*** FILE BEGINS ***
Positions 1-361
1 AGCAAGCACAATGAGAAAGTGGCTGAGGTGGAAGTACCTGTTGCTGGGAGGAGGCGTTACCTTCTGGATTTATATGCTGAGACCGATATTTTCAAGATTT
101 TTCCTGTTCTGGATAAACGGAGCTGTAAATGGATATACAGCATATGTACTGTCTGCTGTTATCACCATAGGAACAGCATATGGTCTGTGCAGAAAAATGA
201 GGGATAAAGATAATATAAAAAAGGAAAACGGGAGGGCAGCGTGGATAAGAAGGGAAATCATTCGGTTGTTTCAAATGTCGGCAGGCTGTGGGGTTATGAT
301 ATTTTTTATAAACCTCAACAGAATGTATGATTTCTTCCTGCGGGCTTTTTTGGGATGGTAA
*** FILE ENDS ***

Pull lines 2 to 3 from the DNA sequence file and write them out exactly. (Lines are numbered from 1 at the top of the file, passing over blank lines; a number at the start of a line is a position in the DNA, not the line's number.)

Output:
1 AGCAAGCACAATGAGAAAGTGGCTGAGGTGGAAGTACCTGTTGCTGGGAGGAGGCGTTACCTTCTGGATTTATATGCTGAGACCGATATTTTCAAGATTT
101 TTCCTGTTCTGGATAAACGGAGCTGTAAATGGATATACAGCATATGTACTGTCTGCTGTTATCACCATAGGAACAGCATATGGTCTGTGCAGAAAAATGA